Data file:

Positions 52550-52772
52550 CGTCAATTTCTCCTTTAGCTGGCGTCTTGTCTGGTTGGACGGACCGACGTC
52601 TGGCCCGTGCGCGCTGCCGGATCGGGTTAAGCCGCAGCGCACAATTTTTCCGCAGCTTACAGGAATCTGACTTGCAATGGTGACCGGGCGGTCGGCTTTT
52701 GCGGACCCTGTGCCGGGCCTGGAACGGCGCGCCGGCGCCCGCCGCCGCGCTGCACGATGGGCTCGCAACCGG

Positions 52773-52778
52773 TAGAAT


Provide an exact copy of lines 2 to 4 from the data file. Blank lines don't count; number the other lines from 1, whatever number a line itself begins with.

52550 CGTCAATTTCTCCTTTAGCTGGCGTCTTGTCTGGTTGGACGGACCGACGTC
52601 TGGCCCGTGCGCGCTGCCGGATCGGGTTAAGCCGCAGCGCACAATTTTTCCGCAGCTTACAGGAATCTGACTTGCAATGGTGACCGGGCGGTCGGCTTTT
52701 GCGGACCCTGTGCCGGGCCTGGAACGGCGCGCCGGCGCCCGCCGCCGCGCTGCACGATGGGCTCGCAACCGG